Tropical Gardening: Trees need special love and attention

  • Courtesy of VOLTAIRE MOISE This historic Australian banyan, also called the Morton Bay fig, at Kailua Bay was planted during the time period of the Hawaiian monarchy. Trees such as these need our protection or we might lose them.

Trees, shrubs and other vegetation are the lungs of the planet, so the more the better, especially in urban and suburban settings.

Some of our ancient historical trees, such as the banyan at Kona’s King Kamehameha Beach Hotel in Kailua-Kona, get so big we tend to overprune them to keep them in scale. This amazing tree is the first thing visitors see as they enter by ship at Kailua Bay, so it is important that the tree is properly maintained.


The spectacular banyans that frame Banyan Drive in Hilo are another example of unique trees needing love and attention. Joan Gossett of the East Hawaii Outdoor Circle alerted us that there is an insect injuring the Banyan Drive trees that must be controlled. The Outdoor Circle and community leaders are making the effort to keep these trees healthy.

They also are giving away 850 assorted trees Saturday, June 29, at Hoolulu Park to keep our island clean, green and beautiful.

A certified arborist or companies that specialize in tree care can do the job without negatively affecting the health of the tree.

The loss of these truly amazing members of the fig family would be tragic. Imagine the destruction of the Malayan banyans on Banyan Drive.

The Great Banyan on the grounds of Kona’s Hulihe‘e Palace is another that is now protected, but a few decades ago, there was concern it might be cut down. The Morton Bay fig at Banyan’s surfing spot was not so lucky. Someone possibly poisoned the tree. The excuse used was that it was blocking the view.

Fortunately, the Hawaiian community demanded the tree be replaced; although, it will take many years to achieve the proportions of the original tree. Seedlings of the original tree were planted at the Kona Cloud Forest Sanctuary in Kaloko Mauka, and because of the ideal environment are now almost 100 feet tall in just 35 years.

By proper pruning, we increase light availability to understory plants. Since some light is essential to plant vigor, it is a good idea to open up these heavy canopied trees.

Even when we are careful to select the right trees for the landscape, and shade lovers for underneath, there comes a time when we must consider pruning.

Whatever the natural form is in the beginning it should be maintained, and this means individual handling of each problem. Trees should be pruned in such a manner as to remove enough of the canopy so as to allow gale force winds through the tree. Most tree experts agree that heavily topped or hat racked trees will be more susceptible to disease and insect attacks, so this practice is not recommended.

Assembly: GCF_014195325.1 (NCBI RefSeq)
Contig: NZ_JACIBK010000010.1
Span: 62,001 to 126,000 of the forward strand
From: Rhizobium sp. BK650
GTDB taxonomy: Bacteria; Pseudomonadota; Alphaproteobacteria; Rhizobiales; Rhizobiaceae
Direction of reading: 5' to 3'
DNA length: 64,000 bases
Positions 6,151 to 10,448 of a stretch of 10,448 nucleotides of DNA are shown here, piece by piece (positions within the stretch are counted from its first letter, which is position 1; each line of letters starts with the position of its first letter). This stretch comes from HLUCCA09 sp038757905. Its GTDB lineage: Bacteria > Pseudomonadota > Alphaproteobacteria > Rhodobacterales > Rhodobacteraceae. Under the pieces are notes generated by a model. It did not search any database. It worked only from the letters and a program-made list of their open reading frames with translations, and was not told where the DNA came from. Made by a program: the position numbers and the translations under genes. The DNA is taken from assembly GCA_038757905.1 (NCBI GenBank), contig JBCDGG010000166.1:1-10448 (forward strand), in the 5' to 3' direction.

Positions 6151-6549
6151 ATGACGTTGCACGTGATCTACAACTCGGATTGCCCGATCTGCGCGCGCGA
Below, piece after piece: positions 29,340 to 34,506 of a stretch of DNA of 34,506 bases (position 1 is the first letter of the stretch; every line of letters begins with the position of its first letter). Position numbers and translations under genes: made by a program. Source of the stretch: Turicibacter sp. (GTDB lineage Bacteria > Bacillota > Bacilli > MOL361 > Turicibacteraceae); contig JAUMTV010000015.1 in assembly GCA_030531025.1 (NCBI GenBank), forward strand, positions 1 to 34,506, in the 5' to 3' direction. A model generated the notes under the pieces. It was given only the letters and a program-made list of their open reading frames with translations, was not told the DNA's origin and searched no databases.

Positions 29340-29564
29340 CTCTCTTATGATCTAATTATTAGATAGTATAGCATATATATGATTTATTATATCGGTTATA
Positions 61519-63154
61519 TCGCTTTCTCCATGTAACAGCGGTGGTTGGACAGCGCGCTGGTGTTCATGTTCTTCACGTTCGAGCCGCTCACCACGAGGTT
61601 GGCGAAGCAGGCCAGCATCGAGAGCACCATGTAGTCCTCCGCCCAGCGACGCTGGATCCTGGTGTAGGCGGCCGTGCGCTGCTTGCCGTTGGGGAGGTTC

Pruning should be done for a purpose, such as to maintain the natural shape, remove diseased or awkward branches or to reduce the size of a vigorous grower.

Pruning becomes an important chore for several reasons. Trees that respond to day length and bloom during the winter or spring months should be pruned through the summer months.

Many of our tropical trees grow rampant with extensive root systems. That is why we prune to keep them from getting out of hand, but let’s not forget the roots might need some pruning, too. This is best done after hurricane season.

The King Kamehameha Kona Beach Hotel has had to deal with this problem through the years. The famous Indian banyan tree on the makai side of the hotel was actually lifting the corner of the building. With love and respect for trees, a certified arborist was called and together, with the support of the hotel folks and the community, they solved the problem.

Since the King Kam banyan branches reach out over the pavement, it creates a challenge. However, there is ample room to allow some aerial roots to attach. The tree is on county and hotel lands, so being creative and allowing it to have support will require cooperation between the two entities and support of our community.

The trouble with roots of many big trees such as banyans is that they are greedy. Fortunately, there are many landscape plants such as Monstera, Pothos, Philodendron and Bromeliad species and ground covers such as Ruellia that will tolerate these conditions.

Pruning trees and their roots can be dangerous, so if the job is major, it is better to call in a qualified arborist. This also will aid you in avoiding a butcher job that will cost a lot more in the long run.

When it comes to fertilization, it is better to keep it on the light side until late fall. Then an application of a complete fertilizer containing nitrogen, phosphorus and potassium, plus trace elements, will carry trees until spring.

Trees are part of the beauty of our islands. They supply oxygen and sequester carbon. They also cool the environment, as our weather is getting warmer and warmer.

Rather than destroying these valuable assets, work with them.


Proper selection of plants to grow under their protective canopy is important. Proper pruning, fertilization and irrigation are essential, and it is much better than paving over paradise.

For more information about tree care, contact the UH Master Gardener Helpline at 322-4893 in Kona or 981-5199 in Hilo.

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